Of course, this inefficiency was one of the 2011 uprising’s main causes, as Egyptians took to the streets hoping to achieve better governance. Yet the mass protests catalyzed an already weak state’s utter collapse, and took an especially severe toll on the security services. In this vein, after initially standing down on the afternoon of January 25th, riot police violently cleared Tahrir Square later that evening, and then blanketed much of Cairo with teargas on January 28th, when the protests grew considerably on account of the Muslim Brotherhood’s decision to participate the previous evening. But by late afternoon on the 28th, the police were on the run, as protesters attacked police stations throughout the country, and nearly stormed the Interior Ministry before the military intervened to protect it.

While many Egyptians initially welcomed the military junta that succeeded Mubarak as a stabilizing force, the Supreme Council of the Armed Forces (SCAF) and its cabinet utterly failed to rebuild the Egyptian state. This was partly due to the constant wave of workers strikes that continued for months after the uprising, in which everyone from police officers to teachers to Al-Azhar’s clerics took to the streets to demand higher pay and greater independence.

The transitional government’s insecurity also contributed to further state breakdown. As Mubarak-era ministers were arrested and prosecuted for corruption, the new technocratic ministers feared suffering similar fates if their government was toppled, and thus declined to take major decisions. The government was especially hesitant to undertake reforms that could invite popular protests, so the bureaucracy remained bloated and Egypt’s cash reserves declined under the weight of salaries and subsidies. By the same token, the SCAF feared that it would become the target of another uprising if the security services reasserted control too forcefully. So during the sixteen months that followed Mubarak’s ouster, crime and sectarian violence increased significantly, and the state focused its repression on revolutionary activists almost exclusively.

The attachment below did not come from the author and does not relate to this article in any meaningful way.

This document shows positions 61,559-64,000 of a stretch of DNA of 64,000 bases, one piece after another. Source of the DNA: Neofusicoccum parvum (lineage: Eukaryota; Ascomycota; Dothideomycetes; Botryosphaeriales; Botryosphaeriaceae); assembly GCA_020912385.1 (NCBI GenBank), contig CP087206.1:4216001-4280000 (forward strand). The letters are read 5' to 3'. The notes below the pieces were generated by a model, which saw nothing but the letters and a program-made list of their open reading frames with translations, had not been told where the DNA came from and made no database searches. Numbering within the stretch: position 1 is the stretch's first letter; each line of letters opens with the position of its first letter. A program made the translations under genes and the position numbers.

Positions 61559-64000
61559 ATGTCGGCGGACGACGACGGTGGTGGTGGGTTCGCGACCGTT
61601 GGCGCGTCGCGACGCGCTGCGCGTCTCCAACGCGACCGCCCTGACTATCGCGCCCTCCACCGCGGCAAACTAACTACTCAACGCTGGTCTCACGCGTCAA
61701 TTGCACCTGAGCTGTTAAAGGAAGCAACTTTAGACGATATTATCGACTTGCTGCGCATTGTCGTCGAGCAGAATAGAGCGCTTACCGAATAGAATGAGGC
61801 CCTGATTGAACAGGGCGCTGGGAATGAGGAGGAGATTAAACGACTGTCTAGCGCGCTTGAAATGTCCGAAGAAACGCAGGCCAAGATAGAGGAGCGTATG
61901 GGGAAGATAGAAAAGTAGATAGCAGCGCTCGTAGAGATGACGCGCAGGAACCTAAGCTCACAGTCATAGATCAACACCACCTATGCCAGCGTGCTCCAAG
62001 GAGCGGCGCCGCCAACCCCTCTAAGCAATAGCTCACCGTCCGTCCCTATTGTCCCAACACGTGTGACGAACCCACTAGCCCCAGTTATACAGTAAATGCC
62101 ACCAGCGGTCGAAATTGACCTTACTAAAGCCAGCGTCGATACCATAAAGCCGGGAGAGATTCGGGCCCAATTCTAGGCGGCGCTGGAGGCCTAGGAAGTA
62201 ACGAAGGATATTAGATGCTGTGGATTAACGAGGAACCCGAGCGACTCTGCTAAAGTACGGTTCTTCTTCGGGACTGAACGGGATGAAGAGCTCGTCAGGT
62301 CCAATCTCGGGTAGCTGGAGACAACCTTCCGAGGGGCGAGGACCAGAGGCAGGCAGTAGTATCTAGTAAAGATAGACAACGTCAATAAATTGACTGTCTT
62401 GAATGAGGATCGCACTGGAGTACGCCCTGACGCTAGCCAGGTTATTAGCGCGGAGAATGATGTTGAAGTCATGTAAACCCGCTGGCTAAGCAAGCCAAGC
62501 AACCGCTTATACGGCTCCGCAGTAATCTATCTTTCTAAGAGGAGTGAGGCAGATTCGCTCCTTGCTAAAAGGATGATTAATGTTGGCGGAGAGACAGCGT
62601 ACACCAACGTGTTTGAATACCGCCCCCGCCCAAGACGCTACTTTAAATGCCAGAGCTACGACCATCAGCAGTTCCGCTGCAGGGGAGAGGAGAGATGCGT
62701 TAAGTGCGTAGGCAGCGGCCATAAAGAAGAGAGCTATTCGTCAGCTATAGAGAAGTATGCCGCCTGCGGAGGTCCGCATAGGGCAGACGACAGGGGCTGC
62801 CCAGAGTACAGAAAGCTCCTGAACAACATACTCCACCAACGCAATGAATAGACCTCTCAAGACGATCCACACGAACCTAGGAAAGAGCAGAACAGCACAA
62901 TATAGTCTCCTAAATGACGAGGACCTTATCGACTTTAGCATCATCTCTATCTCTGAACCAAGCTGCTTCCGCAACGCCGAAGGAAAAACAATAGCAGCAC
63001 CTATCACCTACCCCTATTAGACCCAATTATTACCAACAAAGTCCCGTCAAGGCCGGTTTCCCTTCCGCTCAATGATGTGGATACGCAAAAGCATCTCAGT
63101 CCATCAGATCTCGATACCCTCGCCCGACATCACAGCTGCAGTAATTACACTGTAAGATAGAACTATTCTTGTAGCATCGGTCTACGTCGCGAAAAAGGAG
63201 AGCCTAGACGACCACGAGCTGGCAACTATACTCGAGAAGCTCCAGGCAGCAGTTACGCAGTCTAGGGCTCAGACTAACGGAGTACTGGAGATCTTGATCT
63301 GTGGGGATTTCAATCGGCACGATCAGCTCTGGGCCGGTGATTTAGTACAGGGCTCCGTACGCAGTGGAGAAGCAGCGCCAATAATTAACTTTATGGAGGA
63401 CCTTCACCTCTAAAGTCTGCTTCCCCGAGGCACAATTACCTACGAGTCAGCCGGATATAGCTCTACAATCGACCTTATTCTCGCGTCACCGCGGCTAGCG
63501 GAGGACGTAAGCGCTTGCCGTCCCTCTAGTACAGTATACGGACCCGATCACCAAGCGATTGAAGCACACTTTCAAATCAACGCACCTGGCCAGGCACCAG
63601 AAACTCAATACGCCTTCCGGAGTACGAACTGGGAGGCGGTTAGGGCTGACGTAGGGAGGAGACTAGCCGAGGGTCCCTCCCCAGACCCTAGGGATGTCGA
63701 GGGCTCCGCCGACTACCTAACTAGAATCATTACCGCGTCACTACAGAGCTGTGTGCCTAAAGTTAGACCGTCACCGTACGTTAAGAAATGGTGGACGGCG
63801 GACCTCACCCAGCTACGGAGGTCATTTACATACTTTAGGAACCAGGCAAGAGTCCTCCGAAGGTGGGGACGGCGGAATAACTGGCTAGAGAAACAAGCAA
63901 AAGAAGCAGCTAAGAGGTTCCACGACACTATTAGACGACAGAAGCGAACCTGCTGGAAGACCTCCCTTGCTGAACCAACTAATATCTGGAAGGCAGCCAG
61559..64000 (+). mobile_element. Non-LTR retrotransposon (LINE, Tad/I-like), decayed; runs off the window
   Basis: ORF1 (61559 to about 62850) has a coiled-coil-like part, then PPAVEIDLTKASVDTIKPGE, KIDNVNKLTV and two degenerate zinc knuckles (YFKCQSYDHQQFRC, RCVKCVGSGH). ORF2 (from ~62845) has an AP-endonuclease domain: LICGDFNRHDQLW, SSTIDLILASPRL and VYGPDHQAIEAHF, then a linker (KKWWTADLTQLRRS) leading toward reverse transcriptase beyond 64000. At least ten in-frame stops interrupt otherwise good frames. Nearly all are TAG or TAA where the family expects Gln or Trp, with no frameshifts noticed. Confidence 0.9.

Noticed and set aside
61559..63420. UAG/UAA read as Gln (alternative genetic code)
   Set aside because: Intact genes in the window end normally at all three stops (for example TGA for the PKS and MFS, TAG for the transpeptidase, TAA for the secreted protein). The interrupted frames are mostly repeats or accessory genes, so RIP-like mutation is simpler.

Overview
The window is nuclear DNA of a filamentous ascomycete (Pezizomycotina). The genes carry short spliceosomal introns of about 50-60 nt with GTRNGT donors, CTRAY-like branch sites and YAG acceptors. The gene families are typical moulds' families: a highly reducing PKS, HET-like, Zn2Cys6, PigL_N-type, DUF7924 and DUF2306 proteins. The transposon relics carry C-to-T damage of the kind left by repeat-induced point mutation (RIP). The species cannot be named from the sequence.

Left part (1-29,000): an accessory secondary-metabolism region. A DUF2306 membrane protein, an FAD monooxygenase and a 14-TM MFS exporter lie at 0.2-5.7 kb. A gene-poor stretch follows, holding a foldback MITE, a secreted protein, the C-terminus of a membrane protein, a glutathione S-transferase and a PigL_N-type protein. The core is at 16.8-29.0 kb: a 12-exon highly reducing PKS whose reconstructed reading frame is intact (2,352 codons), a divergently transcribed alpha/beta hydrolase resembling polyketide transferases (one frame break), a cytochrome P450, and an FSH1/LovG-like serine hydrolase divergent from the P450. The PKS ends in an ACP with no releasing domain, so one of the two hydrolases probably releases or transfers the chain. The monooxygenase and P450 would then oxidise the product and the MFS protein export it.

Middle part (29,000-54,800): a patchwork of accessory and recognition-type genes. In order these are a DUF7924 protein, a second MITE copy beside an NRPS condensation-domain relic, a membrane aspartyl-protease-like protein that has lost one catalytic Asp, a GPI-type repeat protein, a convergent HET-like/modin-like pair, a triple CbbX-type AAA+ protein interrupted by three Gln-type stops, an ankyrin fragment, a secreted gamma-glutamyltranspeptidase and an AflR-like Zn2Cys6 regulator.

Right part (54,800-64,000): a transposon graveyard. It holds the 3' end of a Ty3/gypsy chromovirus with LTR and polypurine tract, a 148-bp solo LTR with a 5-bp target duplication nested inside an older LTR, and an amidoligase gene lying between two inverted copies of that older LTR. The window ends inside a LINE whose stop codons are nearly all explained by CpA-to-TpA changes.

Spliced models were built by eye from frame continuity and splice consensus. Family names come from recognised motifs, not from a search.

Egypt’s state collapsed even further under Muslim Brotherhood leader Mohamed Morsi, who won the June 2012 presidential elections, in large part due to the Brotherhood’s particular nature. The Brotherhood is a vanguard—a deeply hierarchical organization that aims to resist Western influence from the grassroots up. Specifically, it works to “Islamize” the individual through its rigid five-to-eight-year indoctrination program; then “Islamize” the society by dispatching its members to recruit new Muslim Brothers through social services; then “Islamize” the state by winning elections and appointing its members to positions of authority; and finally establishing a “global Islamic state” comprised of other Brotherhood-run countries, which will challenge the West for worldwide hegemony.

If this theory for gaining global power sounds fantastical, well, it is. But it was nonetheless the theory that Morsi and the Brotherhood attempted to enact during their short time in power. Indeed, the Brotherhood believed that appointing Muslim Brothers to top governmental positions would, by itself, have a transformative effect, because Egypt would now be governed by Islamists, and not by corrupt Mubarakists. But of course this wasn’t the case: the Brothers had no governmental experience, and in many cases lost control of the ministerial and provincial bureaucracies that Morsi appointed them to run.